Finalist for Top San Jose State Job Withdraws

From Staff and Wire Reports

The finalist for president of San Jose State University withdrew her application Tuesday, citing financial reasons and strong objections to her candidacy from some prominent alumni.

A group of affluent alumni who objected to the slate of minority and women finalists for the job threatened last week to end financial support of the university unless the application process was restarted.

Additionally, Latino and Asian-American groups objected because only finalist Ruth Leventhal's name was submitted to the California State University Board of Trustees this week for consideration. No minority candidates were included.

Leventhal, the 51-year-old dean and provost of Pennsylvania State University, Harrisburg, said in a letter to the board that she withdrew because of controversy surrounding the presidential selection process. She also said she would have lost money by accepting the job, which pays $116,000 to $124,000 a year, if the board had offered it to her.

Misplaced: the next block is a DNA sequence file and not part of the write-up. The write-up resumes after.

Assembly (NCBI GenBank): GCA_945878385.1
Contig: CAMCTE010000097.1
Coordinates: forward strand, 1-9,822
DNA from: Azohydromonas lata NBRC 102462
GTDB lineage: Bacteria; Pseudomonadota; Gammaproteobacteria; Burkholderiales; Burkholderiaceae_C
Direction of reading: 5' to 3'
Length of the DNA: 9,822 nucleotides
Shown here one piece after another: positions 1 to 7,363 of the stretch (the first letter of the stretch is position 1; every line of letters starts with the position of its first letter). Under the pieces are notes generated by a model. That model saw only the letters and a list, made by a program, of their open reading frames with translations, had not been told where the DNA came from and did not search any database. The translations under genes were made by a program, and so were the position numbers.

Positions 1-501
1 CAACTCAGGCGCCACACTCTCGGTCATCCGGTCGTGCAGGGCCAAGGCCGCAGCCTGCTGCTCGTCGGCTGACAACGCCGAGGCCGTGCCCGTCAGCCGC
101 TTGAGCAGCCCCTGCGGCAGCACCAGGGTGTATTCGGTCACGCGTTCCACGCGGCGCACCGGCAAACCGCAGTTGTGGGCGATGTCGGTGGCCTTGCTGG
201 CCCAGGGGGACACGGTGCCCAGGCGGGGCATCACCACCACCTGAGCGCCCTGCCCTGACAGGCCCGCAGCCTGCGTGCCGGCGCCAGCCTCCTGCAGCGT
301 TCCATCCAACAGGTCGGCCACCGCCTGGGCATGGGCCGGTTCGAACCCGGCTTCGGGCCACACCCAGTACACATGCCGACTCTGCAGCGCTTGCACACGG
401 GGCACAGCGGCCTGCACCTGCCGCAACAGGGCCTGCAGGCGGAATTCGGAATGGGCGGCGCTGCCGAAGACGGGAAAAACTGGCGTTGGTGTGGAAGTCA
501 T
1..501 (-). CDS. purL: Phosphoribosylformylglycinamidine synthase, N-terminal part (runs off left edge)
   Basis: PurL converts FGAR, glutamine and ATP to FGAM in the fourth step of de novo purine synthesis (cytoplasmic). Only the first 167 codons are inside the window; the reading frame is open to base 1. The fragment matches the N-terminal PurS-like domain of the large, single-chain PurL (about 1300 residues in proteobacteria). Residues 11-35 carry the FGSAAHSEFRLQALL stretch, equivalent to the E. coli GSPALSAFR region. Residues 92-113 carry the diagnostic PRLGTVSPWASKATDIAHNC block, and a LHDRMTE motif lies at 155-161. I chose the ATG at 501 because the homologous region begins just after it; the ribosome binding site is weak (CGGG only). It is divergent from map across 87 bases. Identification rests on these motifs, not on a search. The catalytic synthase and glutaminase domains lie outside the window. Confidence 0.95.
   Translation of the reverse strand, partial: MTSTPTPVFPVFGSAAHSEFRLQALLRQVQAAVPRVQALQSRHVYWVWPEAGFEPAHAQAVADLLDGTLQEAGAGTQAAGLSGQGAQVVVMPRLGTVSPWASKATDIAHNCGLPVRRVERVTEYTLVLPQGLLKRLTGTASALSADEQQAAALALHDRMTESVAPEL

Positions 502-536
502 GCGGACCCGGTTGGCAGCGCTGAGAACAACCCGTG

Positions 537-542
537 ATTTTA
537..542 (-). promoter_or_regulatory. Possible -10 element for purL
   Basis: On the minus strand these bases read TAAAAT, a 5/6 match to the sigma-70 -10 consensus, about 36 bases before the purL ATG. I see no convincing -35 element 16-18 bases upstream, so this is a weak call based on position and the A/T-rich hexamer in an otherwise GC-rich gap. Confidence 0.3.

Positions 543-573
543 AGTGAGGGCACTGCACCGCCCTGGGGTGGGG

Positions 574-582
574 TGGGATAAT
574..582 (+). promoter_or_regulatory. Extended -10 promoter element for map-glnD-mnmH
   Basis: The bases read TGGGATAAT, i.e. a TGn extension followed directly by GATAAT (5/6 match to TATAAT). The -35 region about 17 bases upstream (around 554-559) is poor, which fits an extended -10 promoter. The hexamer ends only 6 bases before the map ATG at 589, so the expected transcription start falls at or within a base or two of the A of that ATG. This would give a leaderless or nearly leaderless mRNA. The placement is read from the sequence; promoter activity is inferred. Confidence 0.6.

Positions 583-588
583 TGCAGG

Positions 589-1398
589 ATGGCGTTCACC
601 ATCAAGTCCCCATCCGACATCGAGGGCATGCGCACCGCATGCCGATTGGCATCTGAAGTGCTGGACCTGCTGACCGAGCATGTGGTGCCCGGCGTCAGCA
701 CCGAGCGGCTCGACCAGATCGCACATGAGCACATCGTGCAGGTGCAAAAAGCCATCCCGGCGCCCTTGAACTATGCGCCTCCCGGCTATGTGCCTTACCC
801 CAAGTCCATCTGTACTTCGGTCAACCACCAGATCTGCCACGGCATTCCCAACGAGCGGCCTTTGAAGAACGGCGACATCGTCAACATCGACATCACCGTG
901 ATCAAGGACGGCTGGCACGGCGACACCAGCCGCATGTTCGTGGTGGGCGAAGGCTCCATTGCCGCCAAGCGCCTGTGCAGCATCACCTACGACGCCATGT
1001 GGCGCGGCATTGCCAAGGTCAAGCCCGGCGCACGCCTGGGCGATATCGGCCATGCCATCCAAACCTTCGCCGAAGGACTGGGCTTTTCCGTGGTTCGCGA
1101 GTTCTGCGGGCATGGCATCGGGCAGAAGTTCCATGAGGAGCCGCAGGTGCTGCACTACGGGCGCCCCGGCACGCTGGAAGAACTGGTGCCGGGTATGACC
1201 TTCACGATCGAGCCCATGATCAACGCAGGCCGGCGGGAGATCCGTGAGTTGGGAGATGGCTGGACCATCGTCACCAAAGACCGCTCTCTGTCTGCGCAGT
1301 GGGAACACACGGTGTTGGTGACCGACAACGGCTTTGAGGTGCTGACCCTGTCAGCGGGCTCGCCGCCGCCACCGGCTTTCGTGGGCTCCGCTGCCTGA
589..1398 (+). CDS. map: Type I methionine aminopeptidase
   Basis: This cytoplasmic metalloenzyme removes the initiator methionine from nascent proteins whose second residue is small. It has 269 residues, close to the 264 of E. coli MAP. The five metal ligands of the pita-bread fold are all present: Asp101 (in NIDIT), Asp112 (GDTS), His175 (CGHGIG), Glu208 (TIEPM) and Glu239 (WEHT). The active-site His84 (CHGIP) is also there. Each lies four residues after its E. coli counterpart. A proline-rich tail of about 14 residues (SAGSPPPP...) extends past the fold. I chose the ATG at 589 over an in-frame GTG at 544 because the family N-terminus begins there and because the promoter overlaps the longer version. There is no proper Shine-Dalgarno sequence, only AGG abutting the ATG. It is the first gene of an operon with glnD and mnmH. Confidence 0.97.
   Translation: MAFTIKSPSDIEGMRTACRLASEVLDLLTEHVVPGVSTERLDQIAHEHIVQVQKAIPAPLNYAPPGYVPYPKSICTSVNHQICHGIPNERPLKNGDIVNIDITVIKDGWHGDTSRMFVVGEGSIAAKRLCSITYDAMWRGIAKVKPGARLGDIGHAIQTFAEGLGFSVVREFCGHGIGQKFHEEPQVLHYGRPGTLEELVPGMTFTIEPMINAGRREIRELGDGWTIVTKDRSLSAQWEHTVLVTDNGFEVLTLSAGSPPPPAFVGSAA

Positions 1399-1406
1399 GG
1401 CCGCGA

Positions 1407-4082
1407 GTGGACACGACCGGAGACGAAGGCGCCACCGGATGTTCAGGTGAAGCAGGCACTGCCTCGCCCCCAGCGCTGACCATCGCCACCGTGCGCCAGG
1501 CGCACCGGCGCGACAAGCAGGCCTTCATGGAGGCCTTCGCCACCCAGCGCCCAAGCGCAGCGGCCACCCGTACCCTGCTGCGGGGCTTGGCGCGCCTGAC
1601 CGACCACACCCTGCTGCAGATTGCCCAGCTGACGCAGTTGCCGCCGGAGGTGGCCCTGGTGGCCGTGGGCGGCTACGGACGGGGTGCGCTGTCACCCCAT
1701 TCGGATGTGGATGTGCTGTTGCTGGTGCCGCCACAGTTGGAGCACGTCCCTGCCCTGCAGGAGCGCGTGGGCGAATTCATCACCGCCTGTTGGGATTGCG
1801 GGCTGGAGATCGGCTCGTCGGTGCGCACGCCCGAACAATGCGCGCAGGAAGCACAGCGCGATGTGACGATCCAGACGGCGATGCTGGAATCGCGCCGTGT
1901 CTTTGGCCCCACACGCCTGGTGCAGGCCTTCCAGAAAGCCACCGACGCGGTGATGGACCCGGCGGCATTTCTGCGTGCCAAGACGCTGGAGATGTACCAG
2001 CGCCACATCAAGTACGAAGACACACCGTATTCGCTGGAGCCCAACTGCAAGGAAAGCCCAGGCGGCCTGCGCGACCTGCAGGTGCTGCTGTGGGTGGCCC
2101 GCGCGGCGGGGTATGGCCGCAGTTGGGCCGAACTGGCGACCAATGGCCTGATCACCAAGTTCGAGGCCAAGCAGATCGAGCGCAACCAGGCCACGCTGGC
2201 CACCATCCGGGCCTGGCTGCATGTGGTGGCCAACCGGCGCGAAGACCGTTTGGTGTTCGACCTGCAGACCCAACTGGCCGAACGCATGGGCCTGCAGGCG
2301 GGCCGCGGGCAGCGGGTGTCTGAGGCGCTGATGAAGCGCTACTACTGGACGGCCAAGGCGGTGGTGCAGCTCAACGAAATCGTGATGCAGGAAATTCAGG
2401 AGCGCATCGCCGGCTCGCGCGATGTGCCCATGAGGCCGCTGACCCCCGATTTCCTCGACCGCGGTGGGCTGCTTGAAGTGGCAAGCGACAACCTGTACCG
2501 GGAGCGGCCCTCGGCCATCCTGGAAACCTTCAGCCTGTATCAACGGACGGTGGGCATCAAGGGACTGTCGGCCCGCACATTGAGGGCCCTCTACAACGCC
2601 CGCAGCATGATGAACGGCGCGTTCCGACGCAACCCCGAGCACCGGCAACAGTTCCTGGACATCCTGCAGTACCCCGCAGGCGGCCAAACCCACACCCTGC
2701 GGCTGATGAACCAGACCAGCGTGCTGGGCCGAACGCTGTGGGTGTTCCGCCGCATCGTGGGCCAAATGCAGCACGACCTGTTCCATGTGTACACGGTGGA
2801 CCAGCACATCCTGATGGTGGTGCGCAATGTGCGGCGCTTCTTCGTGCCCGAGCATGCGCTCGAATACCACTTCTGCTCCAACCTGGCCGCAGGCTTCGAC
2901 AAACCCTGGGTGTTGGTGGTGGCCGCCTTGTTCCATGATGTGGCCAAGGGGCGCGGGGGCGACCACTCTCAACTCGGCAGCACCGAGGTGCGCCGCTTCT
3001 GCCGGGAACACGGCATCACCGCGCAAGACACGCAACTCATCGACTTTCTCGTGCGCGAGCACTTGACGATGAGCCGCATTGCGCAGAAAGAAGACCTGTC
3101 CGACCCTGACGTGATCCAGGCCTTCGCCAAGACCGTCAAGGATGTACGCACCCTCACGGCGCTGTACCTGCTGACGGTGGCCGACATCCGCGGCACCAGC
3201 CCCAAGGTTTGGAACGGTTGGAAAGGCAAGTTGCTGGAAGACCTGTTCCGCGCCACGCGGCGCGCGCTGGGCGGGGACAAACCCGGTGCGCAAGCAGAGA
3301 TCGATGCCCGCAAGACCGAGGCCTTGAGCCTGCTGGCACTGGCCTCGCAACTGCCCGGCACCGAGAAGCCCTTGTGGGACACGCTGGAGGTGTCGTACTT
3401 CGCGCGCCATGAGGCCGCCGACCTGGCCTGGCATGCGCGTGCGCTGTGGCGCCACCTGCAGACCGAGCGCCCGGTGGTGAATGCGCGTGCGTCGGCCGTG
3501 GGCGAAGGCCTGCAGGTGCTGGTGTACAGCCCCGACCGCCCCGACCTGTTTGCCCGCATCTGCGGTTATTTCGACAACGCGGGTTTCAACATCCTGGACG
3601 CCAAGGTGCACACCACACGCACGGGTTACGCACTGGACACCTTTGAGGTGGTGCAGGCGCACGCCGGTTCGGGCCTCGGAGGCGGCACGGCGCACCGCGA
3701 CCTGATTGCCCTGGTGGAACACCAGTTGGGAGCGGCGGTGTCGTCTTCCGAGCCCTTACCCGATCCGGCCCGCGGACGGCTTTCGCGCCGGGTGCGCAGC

"Unfortunately, despite the strong support and good feelings I had from those I met, there is so much contention which has been raised about the process, and so much uncertainty about state budgetary support, that I don't believe this is the right time for a transition to a new presidency," Leventhal wrote.

"These concerns, coupled with the severe financial loss I would have to assume, given the limited support available for the new president, have weighed heavily in my thinking about this step."

The Cal State trustees had authorized negotiations with Leventhal, but the high cost of housing in Northern California became one of the sticking points, according to trustee Martha Fallgatter, who headed the search committee. It will be at least a few months before the search process begins again, Fallgatter said.

Meanwhile, J. Handel Evans will continue as interim president, replacing retired President Gail Fullerton.

University system Chancellor Barry Munitz said he was disappointed that Leventhal felt she had to withdraw, especially since she had received unanimous support from the school selection committee.

"Most of those who urged the discontinuance (and restarting) of the search for all the wrong reasons should take no comfort in this situation. Ruth was a very impressive finalist, and our loss is Harrisburg's gain," Munitz said.

Leventhal was among six finalists for the job to run the 32,000-student university. The finalists, picked from more than 80 candidates nationwide, included three women, one Latino, one black and one Asian-American--a selection to which a small group of mostly Anglo alumni objected.

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